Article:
Katrina: Why Preparedness Matters

On Monday, August 29th, 2005, at 6:10 am local time, Hurricane Katrina made landfall for the second time, hitting New Orleans dead center.  The first levee breached at 8:14 am.  By 9:00 am, there was 6-8 feet of water in the Lower Ninth Ward.

Many were evacuated to the Superdome.  Conditions there were rough to say the least.

By Thursday, September 1, food and water were scarce.

Finally, on Saturday, September 3, the Superdome was evacuated.

It took almost a week before many New Orleans residents could reach semi-permanent shelter.

How long are you prepared to wait?

Most survival experts suggest a 72-hour emergency kit with sufficient supplies for you and your family.  Most of these woefully underestimate the time till rescue for major disasters.  Not only that, but their idea of survival rations will leave you both hungry and thirsty.  One of the leading suppliers of quality survival kits includes about 50 ounces of water in their deluxe kit for one.  That sounds more accurate for a 24-48 hour kit to me.  To be healthy, a 180 pound person under optimal conditions and no exercise should drink 90 ounces daily.  A 120 pound person, also under optimal conditions should consume 60 ounces daily.  You get 16.9 ounces a day with this kit. (To be fair, it is one of the best on the market right now, too.)

You can survive a a long time on less than optimal food but water is essential.

If you can spare the weight, pack as much water as you can.  Brian at C4I for Humanity suggests you try and pack at least 3 full liters minimum per person in your kit.  This more than doubles the amount in this high end survival bag. It still isn’t enough but it is a start.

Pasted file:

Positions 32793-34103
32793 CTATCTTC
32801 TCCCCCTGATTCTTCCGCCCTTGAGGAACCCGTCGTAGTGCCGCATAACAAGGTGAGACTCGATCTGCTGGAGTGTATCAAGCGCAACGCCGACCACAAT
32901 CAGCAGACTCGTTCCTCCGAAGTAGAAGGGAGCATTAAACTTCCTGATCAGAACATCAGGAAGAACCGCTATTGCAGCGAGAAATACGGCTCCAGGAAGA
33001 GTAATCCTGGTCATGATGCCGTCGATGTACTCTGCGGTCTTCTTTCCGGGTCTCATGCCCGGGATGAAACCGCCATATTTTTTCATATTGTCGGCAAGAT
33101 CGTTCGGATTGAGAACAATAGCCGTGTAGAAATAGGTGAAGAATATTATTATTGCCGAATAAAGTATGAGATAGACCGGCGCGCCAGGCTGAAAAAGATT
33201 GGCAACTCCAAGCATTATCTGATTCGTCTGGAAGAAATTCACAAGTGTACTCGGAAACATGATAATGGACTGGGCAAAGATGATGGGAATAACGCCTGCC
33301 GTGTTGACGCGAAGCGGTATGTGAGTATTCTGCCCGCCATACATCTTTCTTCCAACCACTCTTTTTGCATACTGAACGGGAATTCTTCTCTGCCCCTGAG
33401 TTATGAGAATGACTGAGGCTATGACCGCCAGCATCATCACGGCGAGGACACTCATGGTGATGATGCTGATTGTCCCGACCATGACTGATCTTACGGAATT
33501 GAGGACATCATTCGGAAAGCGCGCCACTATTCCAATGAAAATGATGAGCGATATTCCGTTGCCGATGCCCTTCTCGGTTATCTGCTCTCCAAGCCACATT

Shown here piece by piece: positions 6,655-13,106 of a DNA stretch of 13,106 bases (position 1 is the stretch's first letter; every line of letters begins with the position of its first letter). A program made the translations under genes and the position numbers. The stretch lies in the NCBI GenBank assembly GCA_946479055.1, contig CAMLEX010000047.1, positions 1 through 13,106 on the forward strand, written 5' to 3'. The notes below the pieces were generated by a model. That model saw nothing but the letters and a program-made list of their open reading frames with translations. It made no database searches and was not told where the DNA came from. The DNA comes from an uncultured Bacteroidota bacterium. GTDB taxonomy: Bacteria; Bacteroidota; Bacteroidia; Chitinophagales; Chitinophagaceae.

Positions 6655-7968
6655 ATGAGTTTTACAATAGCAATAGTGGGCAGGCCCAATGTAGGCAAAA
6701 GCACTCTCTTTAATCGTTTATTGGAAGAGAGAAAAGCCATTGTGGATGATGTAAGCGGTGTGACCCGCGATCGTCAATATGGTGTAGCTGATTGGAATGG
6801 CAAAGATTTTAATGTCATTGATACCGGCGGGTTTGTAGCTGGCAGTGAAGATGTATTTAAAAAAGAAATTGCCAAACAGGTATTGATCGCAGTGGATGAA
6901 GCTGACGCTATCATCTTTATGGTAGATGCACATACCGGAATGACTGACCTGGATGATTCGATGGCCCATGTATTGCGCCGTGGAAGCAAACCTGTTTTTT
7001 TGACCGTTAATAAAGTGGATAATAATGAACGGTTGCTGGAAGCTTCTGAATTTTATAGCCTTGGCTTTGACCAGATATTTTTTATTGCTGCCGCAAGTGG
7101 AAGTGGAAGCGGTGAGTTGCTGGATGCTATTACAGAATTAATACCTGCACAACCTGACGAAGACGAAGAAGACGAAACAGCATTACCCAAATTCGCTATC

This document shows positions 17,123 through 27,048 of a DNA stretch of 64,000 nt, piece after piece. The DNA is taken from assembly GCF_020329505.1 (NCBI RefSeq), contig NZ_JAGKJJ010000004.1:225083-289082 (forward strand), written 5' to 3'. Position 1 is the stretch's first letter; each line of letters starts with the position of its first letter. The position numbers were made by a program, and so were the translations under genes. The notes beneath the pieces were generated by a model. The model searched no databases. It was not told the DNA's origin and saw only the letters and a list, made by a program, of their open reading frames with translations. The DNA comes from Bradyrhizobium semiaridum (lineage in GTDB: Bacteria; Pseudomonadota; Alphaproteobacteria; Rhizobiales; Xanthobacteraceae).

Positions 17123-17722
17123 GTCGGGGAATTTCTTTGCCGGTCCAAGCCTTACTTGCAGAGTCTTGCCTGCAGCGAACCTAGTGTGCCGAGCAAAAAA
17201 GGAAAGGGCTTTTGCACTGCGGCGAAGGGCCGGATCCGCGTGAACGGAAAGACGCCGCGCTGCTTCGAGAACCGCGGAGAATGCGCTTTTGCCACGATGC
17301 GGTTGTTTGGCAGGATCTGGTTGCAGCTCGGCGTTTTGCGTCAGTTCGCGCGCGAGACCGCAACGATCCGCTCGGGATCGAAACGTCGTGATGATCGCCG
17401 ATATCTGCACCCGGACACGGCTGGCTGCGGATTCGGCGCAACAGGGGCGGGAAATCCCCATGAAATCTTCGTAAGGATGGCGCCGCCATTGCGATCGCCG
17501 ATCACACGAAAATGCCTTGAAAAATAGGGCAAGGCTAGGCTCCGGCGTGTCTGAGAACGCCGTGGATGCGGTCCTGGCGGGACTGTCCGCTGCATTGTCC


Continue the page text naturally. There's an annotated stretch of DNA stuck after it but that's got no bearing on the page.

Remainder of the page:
While most survival kits are geared to wilderness survival, it might be a good time to consider evacuation kits.  If you are evacuated, you might get a roof over your head, some basic food and water etc. but you will definitely not be able to forage and signaling for help is pointless.  A crank powered radio and a deck of playing cards will do you better. So will a good book. A small travel chess board can be a life saver.  If you have small children, consider games and toys and coloring books. If you are on any prescription medications make sure you take them with you if you need to evacuate.  It is essential that you take them in their original containers, too, as that way you are less likely to be harassed by police and more likely to be able to get refills from relief doctors.

Surviving well under an evacuation isn’t hard.  All you need is patience and a good bug out bag.  More on bug out bags later.

About Brian Chabot

The founder of C4I for Humanity and creator of this web site.

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